Historians Talk About Disease
Epidemics have altered the course of history in more ways than one, since they have given rise to certain socio-political and cultural developments. They produce specific vulnerabilities and issues in every society. They have had a significant effect onpersonal relationships, art, literature, and reinforcedinequalities anddiscrimination of various kinds across the world.
To make sense of all this, theIndian Cultural Forumhas beguna mini-series with Indianhistorians. In the first feature, Mukulika Rspoketo Romila Thapar and in the secondtoUma Chakravarti. In the third, we speak to Tanika Sarkar, who explores why prejudices get exacerbated during catastrophes and whether the pandemic is a portal.
Mukulika R (MR): We have witnessed how scapegoating and certain prejudices get exacerbated in times of such crises on the one hand, and how power equations get reinforced on the other. Could you explain this situation?
Tanika Sarkar (TS): I think when unexpected catastrophe strikes, people need to blame someone for it – and if there are well-worn figures who have already been demonised, then they become easy targets. It is a variant of witch hunting. Remember, campaigns against Jews built up for their imagined role for Germany's defeat, because of the existing tradition of anti Semitism. In the Indian case, the authorities implicitly encourage that and the media also dwells heavily on the role of the usual suspects: the Tablighis, the mosque gatherings. The longer the catastrophe lasts, the wider the net becomes. I have no doubt that it will soon spread to all those who dissent from Hindutva in any form.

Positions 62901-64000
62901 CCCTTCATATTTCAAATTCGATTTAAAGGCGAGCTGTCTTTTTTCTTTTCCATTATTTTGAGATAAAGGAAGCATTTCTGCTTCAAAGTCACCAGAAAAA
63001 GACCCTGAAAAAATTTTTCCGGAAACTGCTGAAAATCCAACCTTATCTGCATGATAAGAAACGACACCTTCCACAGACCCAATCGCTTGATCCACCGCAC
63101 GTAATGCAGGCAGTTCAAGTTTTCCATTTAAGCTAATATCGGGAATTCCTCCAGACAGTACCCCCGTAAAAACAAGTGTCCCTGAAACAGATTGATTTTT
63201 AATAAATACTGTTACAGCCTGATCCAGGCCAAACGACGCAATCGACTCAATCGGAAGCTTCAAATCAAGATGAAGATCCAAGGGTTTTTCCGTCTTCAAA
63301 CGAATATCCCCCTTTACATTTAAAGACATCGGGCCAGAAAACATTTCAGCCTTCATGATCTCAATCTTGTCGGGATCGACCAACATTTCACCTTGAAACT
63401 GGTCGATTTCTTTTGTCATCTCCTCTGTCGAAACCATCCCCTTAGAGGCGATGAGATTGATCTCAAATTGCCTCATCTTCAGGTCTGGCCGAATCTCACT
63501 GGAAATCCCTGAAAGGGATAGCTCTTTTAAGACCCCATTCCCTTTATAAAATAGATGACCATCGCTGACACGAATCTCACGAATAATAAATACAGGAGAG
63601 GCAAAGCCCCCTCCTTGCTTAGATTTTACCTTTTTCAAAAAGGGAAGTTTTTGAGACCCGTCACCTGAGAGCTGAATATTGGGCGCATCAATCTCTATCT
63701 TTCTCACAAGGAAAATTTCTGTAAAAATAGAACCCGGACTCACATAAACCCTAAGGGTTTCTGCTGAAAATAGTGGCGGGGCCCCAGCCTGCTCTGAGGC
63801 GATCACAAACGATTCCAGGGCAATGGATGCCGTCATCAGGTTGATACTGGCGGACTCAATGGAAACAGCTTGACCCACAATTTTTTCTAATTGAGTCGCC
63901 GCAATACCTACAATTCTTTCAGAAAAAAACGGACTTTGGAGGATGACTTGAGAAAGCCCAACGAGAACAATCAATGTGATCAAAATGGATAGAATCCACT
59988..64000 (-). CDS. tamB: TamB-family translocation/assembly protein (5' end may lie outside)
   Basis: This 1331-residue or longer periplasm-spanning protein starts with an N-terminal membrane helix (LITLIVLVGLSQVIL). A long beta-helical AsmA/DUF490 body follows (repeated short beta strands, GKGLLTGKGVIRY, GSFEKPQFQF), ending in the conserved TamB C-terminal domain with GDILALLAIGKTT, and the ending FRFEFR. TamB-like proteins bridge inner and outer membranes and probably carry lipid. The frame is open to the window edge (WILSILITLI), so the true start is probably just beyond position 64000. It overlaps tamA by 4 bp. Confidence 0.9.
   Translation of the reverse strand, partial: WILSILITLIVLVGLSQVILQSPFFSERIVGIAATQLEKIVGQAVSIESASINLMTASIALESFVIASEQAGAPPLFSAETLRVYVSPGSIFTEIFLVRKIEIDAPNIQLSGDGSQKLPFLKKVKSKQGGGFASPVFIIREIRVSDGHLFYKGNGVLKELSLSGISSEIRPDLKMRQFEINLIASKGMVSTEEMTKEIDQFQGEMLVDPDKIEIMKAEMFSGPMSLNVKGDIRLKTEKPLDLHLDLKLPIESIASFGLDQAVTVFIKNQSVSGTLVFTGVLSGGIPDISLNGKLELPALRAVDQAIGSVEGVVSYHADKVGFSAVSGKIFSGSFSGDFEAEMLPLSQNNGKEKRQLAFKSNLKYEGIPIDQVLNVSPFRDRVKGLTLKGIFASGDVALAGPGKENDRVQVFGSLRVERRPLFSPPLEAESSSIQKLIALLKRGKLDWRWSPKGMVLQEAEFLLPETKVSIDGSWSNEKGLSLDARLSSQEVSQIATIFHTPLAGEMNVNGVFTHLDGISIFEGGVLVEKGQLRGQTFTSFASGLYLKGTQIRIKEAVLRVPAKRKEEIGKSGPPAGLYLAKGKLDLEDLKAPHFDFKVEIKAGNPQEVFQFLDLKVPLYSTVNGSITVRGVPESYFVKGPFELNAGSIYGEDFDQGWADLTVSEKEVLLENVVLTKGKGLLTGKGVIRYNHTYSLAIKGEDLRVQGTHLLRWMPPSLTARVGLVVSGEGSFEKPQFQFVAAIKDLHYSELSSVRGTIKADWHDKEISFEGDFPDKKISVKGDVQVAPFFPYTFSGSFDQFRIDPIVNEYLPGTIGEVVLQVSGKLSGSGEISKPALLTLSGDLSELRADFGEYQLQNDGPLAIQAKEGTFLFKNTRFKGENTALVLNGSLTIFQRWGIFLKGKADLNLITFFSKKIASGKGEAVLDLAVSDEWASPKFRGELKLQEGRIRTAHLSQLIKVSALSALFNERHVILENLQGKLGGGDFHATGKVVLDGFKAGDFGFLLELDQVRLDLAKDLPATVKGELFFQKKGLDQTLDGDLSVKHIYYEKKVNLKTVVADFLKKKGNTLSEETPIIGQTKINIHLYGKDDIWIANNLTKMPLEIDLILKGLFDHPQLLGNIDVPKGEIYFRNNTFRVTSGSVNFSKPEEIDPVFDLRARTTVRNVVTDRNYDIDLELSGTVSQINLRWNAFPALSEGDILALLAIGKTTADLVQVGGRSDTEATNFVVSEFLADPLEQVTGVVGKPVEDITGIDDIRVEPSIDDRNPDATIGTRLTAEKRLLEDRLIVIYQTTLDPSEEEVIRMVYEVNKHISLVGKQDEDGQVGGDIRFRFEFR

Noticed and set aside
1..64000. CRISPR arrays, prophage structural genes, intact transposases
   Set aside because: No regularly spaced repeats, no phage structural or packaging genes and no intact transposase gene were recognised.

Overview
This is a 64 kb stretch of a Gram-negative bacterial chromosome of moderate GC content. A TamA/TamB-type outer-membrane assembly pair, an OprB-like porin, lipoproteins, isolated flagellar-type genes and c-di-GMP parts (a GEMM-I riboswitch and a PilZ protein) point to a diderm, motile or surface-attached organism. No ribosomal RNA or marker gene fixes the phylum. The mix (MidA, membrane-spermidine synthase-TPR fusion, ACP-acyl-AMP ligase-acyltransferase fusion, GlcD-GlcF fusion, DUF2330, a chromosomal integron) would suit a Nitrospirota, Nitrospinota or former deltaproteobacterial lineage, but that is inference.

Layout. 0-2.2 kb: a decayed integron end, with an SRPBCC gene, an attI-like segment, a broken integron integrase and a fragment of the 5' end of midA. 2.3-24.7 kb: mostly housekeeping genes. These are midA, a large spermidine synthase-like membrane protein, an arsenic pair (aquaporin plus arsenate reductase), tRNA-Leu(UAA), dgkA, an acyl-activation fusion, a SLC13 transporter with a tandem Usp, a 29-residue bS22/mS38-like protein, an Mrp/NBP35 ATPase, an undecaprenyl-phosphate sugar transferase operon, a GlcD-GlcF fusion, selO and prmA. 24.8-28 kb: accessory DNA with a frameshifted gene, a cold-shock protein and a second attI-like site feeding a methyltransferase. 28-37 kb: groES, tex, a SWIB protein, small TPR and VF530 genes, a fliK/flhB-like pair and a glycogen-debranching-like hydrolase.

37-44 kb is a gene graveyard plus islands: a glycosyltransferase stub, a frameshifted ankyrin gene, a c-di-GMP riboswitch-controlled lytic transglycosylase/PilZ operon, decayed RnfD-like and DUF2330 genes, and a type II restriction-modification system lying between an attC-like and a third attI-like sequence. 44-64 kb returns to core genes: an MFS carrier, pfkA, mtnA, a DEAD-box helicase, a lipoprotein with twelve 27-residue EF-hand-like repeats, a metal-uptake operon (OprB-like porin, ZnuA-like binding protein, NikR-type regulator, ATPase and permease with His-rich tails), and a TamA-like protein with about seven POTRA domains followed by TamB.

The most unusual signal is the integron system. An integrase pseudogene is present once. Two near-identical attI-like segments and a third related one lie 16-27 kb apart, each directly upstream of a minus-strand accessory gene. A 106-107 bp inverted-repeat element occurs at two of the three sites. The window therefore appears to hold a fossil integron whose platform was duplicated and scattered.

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MR: Epidemics are considered by many to be capable of altering the course of history and opening new worlds, by stirring up demographic, economic, social, and cultural changes, often citing that the European Renaissance took birth in the devastation caused by the plague. Do you agree with the argument that the pandemic is a portal?
TS: I do not see a brighter future beyond the pandemic – rather the obverse. Under cover of the pandemic, our rulers are tightening all the screws they have always wanted to tighten. And the emergency situation allows them to do so with impunity. It allows them to muzzle criticism as much as possible, or to mute it, and it allows it to enact draconian labour and environmental laws in the name of increasing production when actually it wants to ease up entry of multi-national investments which will help not labour but Indian business groups, close to ruling circles.
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I think there is no natural law that light follows darkness in human affairs. Improvement depends on the presence of an effective opposition that can really take up the cause of dying labourers and civil and human rights activists who are being systematically silenced. However, all we have are some verbal disclaimers from opposition parties and groups. Soon, real news about critical areas will also disappear from the public domain and let in a hundred years of solitude.
Tanika Sarkar retired as a professor of history at JNU in New Delhi. Her most recent research focuses on the rise of the Hindu right in India with a focus on its impact on women. Sarkar is the author of many books including Hindu Wife, Hindu Nation: Community, Religion, and Cultural Nationalism (2001) and Rebels, Wives, Saints: Designing Selves and Nations in Colonial Times (2009). Mukulika R is a member of the Editorial Collective at Indian Cultural Forum, New Delhi.